So, whichever way you look at it, accessing European investors is increasingly achieved through products with inherent investor protection, so compliance with sensible remuneration rules appears a small price to pay.
Funds Europe: What are the greatest opportunities for fund managers in the next few years and what role will Luxembourg play?
The Raif will internationalise the way alternative funds are set up in Luxembourg. But also, Luxembourg has adopted a number of other measures, particularly the creation of the Luxembourg Limited Partnership, which has been a great success.
We have 900 of those partnerships already. They are non-regulated structures and, along with the Raif, will make Luxembourg a very attractive place for setting up alternative investment funds – and alternative asset classes will play an increasing role in investment going forward.
It’s clear that retail savers need to save more and take better care of their financial futures. Ucits funds represent a safe, trusted wrapper for those savings. Cross-border distribution clearly can deliver scale, which should pass down reduced costs of those investments to those investors at a point in time. Luxembourg’s is the centre of both Ucits and cross-border fund distribution overall.
So if Luxembourg can continue to promote a secure and trusted fund centre, be flexible, be faster in around the time to market, then it’s got all to play for in terms of continuing to be the leading domicile in the world for the cross-border funds.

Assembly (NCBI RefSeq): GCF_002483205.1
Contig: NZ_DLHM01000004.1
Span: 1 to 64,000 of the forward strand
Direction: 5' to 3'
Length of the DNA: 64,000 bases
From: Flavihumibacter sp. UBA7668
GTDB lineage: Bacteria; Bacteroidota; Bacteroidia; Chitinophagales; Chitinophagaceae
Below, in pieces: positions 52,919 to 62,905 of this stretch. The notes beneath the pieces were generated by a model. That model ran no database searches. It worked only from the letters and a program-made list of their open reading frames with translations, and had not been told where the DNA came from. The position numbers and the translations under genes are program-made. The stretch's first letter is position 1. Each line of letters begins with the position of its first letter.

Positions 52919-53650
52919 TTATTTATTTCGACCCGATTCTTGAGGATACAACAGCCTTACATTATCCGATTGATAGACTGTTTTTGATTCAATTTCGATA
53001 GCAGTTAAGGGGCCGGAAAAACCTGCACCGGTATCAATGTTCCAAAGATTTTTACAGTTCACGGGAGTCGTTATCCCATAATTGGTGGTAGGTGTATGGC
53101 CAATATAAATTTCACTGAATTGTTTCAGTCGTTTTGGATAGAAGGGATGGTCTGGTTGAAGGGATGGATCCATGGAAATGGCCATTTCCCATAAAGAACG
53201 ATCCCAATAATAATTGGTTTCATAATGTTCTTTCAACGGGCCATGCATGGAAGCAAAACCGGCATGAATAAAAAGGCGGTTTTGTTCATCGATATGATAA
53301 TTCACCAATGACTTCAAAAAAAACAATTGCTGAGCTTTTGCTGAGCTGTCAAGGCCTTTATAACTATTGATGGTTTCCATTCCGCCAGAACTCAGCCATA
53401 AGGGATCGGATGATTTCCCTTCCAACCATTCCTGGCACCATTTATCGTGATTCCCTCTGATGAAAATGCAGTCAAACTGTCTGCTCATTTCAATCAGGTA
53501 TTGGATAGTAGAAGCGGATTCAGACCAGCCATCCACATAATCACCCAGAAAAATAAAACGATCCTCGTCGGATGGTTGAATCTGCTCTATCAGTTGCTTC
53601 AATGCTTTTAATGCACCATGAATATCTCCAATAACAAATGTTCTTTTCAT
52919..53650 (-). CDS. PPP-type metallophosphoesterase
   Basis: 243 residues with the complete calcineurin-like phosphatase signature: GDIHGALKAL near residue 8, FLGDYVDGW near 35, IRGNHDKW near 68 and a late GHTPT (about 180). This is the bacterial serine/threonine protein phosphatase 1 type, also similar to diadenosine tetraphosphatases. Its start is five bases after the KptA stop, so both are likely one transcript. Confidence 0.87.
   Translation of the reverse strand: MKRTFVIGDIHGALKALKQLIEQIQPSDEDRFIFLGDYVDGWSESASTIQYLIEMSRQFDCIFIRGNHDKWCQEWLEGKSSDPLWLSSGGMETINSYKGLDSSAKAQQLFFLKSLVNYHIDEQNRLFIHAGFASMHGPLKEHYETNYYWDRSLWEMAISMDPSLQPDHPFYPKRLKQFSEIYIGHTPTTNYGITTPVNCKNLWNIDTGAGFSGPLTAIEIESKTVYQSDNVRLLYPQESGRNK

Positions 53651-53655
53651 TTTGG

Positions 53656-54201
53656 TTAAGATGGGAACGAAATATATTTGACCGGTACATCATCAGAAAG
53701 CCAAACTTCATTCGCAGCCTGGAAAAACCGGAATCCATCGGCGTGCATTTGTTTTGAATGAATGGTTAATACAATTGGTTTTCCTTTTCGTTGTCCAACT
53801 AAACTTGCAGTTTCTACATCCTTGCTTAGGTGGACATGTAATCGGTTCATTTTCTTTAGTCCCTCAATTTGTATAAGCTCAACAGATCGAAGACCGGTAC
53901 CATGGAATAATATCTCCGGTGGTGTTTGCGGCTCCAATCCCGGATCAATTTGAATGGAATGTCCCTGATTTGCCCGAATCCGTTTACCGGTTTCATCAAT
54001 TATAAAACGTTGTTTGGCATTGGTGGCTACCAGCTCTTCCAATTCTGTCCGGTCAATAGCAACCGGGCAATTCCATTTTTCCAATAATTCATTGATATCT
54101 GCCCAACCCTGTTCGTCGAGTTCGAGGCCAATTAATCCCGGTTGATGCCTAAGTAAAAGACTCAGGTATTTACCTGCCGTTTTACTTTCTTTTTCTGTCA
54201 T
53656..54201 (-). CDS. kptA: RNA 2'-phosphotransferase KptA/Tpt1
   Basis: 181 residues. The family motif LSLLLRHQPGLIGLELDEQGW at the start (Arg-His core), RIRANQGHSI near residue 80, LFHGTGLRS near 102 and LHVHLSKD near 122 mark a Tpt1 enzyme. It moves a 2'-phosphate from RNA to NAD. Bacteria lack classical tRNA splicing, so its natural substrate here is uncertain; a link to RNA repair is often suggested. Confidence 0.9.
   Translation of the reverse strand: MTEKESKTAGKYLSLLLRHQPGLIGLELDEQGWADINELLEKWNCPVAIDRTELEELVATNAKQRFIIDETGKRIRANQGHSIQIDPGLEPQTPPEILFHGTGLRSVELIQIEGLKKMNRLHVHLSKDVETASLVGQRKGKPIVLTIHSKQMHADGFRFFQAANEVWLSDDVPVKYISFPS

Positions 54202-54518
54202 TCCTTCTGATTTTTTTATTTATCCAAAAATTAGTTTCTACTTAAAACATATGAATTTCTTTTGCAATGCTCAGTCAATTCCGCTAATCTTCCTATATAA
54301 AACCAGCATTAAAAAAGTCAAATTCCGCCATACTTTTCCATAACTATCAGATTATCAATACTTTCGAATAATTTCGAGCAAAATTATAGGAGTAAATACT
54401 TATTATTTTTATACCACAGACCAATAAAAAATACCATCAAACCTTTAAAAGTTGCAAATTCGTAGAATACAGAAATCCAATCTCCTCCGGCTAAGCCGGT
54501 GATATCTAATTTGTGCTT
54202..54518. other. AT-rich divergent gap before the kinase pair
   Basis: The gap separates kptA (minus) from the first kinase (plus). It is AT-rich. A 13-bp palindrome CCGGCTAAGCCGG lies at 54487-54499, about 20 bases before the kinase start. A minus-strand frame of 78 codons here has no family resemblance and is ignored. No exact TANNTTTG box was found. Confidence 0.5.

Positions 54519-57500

It is time for bold thinking for the next wave of Luxembourg growth, in two areas in particular.
A European portable pension scheme, where Luxembourg is the natural domicile for those vehicles, should be actively promoted and lobbied for. We must create the framework and the desire and the hunger amongst policymakers to make this a reality, and encourage the free movement of labour, which is a fundamental pillar of the EU.
Secondly, as I’ve said, is regional reciprocity. This is a crucially important opportunity for us where, again, we can encourage the growth of Asia in passporting, using products remarkably similar to Ucits, if not plagiarising Ucits.
A healthy disregard for the impossible is the way I’d put it, and bold thinking can really leapfrog Luxembourg ahead again in the next wave of growth.
We need to provide AIFs with a sound distribution support like we do for Ucits. However, AIFs will need something different, because the type of product is different, the type of demand from investors is different. Luxembourg will have a role to play in this.
As distribution rules change, we need to have answers about how products will be sold in the next decade and how to address investor demand when it comes to product disclosure and regulation.
©2016 funds europe